The Serious Fraud Office reveals its intention to prosecute BAE over foreign bribery. BAE says it will fight the case in court if necessary.

The UK’s Serious Fraud Office (SFO) has announced its intention to prosecute BAE Systems for overseas corruption offences in Africa and Eastern Europe.

The SFO said it was seeking consent from the Attorney General’s office to proceed with the case.

BAE said it was prepared to fight the case in court if necessary.

The defence contractor is one of Britain’s largest companies with approximately 105,000 employees worldwide and sales last year of £18.5 bn.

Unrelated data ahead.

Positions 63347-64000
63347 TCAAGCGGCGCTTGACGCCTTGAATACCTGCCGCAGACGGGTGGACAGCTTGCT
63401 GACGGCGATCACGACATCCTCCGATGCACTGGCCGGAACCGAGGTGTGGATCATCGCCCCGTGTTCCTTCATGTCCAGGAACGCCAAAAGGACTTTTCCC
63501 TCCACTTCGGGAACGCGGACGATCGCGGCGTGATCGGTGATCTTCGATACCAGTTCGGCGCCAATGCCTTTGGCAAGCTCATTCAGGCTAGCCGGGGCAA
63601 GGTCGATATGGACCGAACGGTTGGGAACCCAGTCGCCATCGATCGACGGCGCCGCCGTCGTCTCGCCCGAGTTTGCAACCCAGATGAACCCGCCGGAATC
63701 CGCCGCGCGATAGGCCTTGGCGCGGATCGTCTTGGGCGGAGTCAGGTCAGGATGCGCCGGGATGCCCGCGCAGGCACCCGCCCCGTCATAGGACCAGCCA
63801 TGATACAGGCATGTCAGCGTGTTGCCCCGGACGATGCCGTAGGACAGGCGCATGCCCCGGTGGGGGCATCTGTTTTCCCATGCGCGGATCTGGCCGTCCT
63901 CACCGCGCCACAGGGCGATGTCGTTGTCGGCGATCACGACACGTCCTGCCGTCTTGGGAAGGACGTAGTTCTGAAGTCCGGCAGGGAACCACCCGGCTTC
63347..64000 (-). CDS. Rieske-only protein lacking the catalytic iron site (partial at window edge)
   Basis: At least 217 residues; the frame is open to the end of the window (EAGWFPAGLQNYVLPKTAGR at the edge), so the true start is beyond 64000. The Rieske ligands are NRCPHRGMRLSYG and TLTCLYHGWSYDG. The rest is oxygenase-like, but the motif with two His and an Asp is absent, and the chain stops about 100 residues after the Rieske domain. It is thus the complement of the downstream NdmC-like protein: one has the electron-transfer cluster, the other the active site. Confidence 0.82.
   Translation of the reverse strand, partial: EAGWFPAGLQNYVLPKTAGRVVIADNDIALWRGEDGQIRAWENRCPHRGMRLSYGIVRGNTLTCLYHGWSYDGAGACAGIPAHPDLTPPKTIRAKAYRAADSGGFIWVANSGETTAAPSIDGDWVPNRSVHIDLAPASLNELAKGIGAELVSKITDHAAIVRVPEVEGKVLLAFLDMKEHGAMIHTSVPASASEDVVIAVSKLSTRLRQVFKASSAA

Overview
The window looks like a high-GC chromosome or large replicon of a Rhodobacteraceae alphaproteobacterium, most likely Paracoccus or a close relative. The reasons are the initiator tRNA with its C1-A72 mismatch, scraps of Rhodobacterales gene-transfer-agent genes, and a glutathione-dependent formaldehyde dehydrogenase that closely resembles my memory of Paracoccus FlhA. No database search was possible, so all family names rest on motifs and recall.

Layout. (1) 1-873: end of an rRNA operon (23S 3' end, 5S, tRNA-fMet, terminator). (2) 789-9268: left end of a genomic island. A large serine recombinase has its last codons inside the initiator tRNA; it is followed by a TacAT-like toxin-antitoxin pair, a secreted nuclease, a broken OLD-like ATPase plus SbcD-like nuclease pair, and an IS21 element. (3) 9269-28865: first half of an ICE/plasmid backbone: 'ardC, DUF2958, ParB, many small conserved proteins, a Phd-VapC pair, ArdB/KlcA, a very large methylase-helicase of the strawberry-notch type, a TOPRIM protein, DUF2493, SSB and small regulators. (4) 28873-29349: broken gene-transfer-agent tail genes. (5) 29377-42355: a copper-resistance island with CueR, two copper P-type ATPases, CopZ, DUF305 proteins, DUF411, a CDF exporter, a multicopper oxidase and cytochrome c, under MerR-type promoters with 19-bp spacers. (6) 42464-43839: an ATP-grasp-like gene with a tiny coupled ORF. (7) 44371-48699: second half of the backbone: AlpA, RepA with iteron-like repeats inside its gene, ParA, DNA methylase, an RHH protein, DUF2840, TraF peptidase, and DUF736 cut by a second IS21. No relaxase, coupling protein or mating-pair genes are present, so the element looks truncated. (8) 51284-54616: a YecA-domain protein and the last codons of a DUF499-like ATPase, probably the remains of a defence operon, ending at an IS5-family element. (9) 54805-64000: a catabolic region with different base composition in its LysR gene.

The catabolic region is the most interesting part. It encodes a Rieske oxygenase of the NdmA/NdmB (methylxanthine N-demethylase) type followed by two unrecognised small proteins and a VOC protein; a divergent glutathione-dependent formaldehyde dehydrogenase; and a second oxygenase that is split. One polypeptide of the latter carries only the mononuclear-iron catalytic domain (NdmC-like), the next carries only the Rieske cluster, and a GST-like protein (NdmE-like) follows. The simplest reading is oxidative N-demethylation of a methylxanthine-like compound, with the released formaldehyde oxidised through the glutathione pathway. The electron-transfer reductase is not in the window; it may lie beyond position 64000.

The company has been dogged by allegations of bribes paid to foreign officials to secure lucrative contracts.

In 2006, British Prime Minister Tony Blair forced the SFO to halt its investigation of alleged corruption surrounding BAE's massive £43bn Al Yamamah arms deal with Saudi Arabia. The PM said it was a threat to national security.

The company then ordered its own internal inquiry into ethics, which found that top management were not paying sufficient attention to ethical standards.

The UK has been under pressure to toughen its stance on bribery and corruption.

A criminal conviction for corruption could cut BAE off from bidding for crucial contracts in the US and EU.

In a statement the defence contractor said: ‘BAE Systems has at all times acted responsibly in its dealings with the SFO, taking into account the interests of its shareholders and employees and the legal advice it has received.”

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